Transactions that have failed to be confirmed. This could happen because the transaction failed certain validation tests, the nonce was incorrect, the submitted gas price was too low and it timed out, or a number of other errors. Dropped transactions return their assets and gas fees to the sender, as if the transaction never happened.

Need help troubleshooting dropped transactions? Watch our tutorial on how to fix pending or stuck transactions with Alchemy’s Mempool Watcher.

What are Dropped & Replaced transactions?

A new category has become a common feature request by developers. When a transaction is dropped, the sender will oftentimes send a replacement transaction with the same nonce value to “replace” that failed transaction.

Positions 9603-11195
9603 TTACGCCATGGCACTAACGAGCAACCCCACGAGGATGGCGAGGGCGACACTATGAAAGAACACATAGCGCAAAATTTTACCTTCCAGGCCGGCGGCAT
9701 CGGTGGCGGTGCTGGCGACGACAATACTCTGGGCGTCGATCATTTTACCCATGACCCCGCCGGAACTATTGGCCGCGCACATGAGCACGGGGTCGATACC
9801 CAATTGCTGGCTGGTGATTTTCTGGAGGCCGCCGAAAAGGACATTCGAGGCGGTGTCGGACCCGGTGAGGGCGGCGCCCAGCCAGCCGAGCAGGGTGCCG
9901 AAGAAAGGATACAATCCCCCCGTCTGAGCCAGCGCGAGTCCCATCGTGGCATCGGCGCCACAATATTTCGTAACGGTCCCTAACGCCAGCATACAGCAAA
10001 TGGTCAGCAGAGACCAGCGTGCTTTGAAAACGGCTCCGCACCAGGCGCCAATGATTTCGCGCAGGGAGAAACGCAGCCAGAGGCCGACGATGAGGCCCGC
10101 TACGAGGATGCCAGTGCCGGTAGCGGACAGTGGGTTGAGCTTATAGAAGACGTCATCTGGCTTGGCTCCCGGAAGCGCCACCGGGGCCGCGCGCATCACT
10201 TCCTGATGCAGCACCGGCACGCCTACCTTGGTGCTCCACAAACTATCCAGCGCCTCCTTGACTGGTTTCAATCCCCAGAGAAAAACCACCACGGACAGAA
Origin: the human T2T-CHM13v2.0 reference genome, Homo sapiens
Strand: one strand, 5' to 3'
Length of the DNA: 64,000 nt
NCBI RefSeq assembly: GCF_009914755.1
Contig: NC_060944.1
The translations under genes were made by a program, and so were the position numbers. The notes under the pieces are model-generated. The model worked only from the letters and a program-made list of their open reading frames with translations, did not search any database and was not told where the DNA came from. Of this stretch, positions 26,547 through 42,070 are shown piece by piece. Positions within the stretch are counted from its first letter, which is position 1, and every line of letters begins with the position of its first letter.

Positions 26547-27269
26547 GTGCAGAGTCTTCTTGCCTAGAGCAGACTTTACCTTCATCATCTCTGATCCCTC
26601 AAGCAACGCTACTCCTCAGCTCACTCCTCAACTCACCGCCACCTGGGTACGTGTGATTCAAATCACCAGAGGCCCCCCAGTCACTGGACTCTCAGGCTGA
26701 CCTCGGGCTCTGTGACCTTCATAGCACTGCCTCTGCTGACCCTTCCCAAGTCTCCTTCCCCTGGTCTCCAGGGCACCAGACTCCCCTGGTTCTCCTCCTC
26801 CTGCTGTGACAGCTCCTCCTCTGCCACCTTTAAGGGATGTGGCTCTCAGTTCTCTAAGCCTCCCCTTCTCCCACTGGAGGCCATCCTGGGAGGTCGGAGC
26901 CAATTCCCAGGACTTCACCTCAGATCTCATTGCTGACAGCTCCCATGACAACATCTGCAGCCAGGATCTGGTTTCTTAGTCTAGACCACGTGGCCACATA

If the second transaction is confirmed onto the blockchain (e.g. by sending a new transaction with the same nonce and a higher gas price), the “dropped” transaction will be moved into the new transaction status category known as “Dropped & Replaced”.

Similarly, if multiple transactions are simultaneously sent with the same nonce value, typically the transaction with a higher transaction fee will be selected for confirmation onto a block. The other transactions will fall into the “Dropped & Replaced” category.

This transaction status is useful for smart contract developers as it allows them to track which transactions have been successfully re-broadcasted to the blockchain network (“dropped and replaced”) and which dropped transactions still need to be re-broadcasted (“dropped”).